This is a tale told simply, furiously, of Pi's resolve, of his sadness, love, loss, and protests. Pi's scream in a crucial moment, when he is numbed by thirst, hunger, and exhaustion . . . is the best single scene at the movies this year. His protest transcends the infinite stretches of the skies and the ocean above and below him. Lee's attention to Pi's anguish, this moral epicenter of this grand visual spectacle, is a moment on screen that reminded me, again, of the aesthetic power of cinema. Great directors do this constantly and Ang Lee manages to bring these moments to the screen this year more than any other film I have seen. A young man striving to remain true to his calling – as a son, an orphan, and finally a representative human being striving beyond his native strength – is a great moment of cinema, [one] where tragedy and triumph meet without separation.


Finally, here's an excerpt from Moses Ma's Psychology Today article about the film, an article that very deliberately seeks to explore "Meaning, Faith and the Life of Pi."


To understand the jewel of wisdom buried deep within the story – which is pronounced to be “a story that will make you believe in God” – we need to understand that the story is actually about wrestling not with a physical tiger, but a metaphoric one . . . with questions of meaning and faith. This story is a gedanken experiment for the worst case scenario, a modern day story of Job, all about how you can find spirituality and the meaning of life in the throes of all that is horrible and terrible in the world today. It is by surviving and making sense of all that goes wrong in the world, that the meaning of [our humanity] is uncovered.


Okay, the second film that I wouldn't mind seeing 'upset,' as they say, this evening's awards ceremony by taking home the Oscar for Best Picture, is Tom Hooper's Les Misérables . . .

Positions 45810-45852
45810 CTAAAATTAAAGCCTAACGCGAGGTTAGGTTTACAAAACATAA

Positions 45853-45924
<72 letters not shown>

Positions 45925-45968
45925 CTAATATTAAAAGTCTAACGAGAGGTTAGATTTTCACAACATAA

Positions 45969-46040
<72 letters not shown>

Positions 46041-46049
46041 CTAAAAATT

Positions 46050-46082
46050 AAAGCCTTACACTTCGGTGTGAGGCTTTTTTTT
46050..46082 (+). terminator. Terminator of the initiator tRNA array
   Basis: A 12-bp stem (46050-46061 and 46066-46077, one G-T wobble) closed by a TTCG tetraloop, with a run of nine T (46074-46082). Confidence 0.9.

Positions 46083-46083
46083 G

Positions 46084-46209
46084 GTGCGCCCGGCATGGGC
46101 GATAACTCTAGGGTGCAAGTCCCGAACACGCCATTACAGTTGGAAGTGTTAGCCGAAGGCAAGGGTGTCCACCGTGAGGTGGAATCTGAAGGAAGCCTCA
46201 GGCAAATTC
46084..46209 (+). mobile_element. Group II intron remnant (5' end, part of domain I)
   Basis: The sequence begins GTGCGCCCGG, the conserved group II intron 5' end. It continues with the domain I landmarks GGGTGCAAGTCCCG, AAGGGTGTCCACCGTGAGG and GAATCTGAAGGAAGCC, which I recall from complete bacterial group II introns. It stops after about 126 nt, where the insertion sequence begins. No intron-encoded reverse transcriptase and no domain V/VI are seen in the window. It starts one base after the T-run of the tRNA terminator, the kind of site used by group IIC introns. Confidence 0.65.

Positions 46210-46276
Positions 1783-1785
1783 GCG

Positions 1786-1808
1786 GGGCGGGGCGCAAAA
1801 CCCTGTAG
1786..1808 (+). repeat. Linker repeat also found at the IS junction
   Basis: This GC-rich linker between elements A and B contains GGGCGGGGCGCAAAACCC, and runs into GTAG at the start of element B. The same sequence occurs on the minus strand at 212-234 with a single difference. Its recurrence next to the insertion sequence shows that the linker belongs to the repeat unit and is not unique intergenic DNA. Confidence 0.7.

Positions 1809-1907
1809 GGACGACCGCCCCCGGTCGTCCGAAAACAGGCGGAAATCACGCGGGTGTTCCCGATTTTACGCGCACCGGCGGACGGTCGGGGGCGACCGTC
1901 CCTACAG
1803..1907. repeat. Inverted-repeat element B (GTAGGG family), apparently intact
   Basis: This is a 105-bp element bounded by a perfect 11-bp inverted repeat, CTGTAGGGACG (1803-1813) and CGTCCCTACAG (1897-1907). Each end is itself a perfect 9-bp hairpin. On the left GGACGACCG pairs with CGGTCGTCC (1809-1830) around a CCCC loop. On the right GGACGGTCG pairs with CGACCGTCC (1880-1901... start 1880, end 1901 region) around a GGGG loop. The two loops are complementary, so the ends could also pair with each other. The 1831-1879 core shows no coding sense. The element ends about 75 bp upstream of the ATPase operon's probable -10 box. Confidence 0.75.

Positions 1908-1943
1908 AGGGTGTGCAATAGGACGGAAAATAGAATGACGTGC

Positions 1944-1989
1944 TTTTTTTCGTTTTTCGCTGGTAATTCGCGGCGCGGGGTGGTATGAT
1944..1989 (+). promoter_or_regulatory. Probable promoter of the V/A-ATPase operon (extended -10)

I plan on writing in more depth about this beautiful and epic film in a future post. But what I will do here and now is share some thoughtful observations by author and Baylor University professor Greg Garrett. He notes, for instance, that many of the 2013 Oscar Best Films "tell stories of great loss and heartbreak redeemed by grace and hope." Both Life of Pi and Les Misérables certainly fit this bill.

Here's what Garrett has to say specifically about Les Misérables:


[L]ove is at the heart of Les Misérables, which concludes that "to love another person is to see the face of God." The Christian love of the Bishop (Colm Wilkinson) for vagabond thief Jean Valjean (Hugh Jackman) allows Valjean to renew his hope and reshape his life to become one that ultimately saves many besides himself. Valjean's own compassion for Fantine (Anne Hathaway) leads him to rescue her daughter and raise her as his own (and later, to rescue the one she loves and carry him away from the barricade to safety). Love is the one thing that the pursuing constable, Javert (Russell Crowe) never truly understands. He and Valjean each face a dark night of the soul – with identical music! – but he cannot see what Valjean does, that love is the necessary flip-side of justice. In his pivotal moment, Valjean embraces hope; Javert leaps to his death, broken inside and out.


Above: Russell Crowe as Inspector Javert
and Hugh Jackman as Valjean in Les Misérables.



Recommended Off-site Links:

Nobody Said 'Racial Equality' in 1865: The Anachronistic English of Lincoln – Benjamin Schmidt (The Atlantic, January 10, 2013).
Steven Spielberg's Lincoln and the Historical Drama of the Civil War – Tom Mackaman (World Socialist Web Site, November 12, 2012).
What Argo Gets Wrong: People – Spencer Kornhaber (The Atlantic, October 12, 2012).
Former Canadian Ambassador Renews Criticism of Argo – Ian Austen (New York Times, February 22, 2013).
Torture in Kathryn Bigelow's Zero Dark Thirty – Jane Mayer (The New Yorker, December 14, 2012).
The Intellectually Bankrupt Defenders of Django Unchained and Zero Dark Thirty – Davis Walsh (World Socialist Web Site, February 22, 2013).
Ten Things You Should Know About Slavery and Won't Learn at Django – Amara Jones (Colorlines.com, January 9, 2013).
The Impossible: A Narrow View of a Major Disaster – George Marlowe (World Socialist Web Site, January 31, 2013).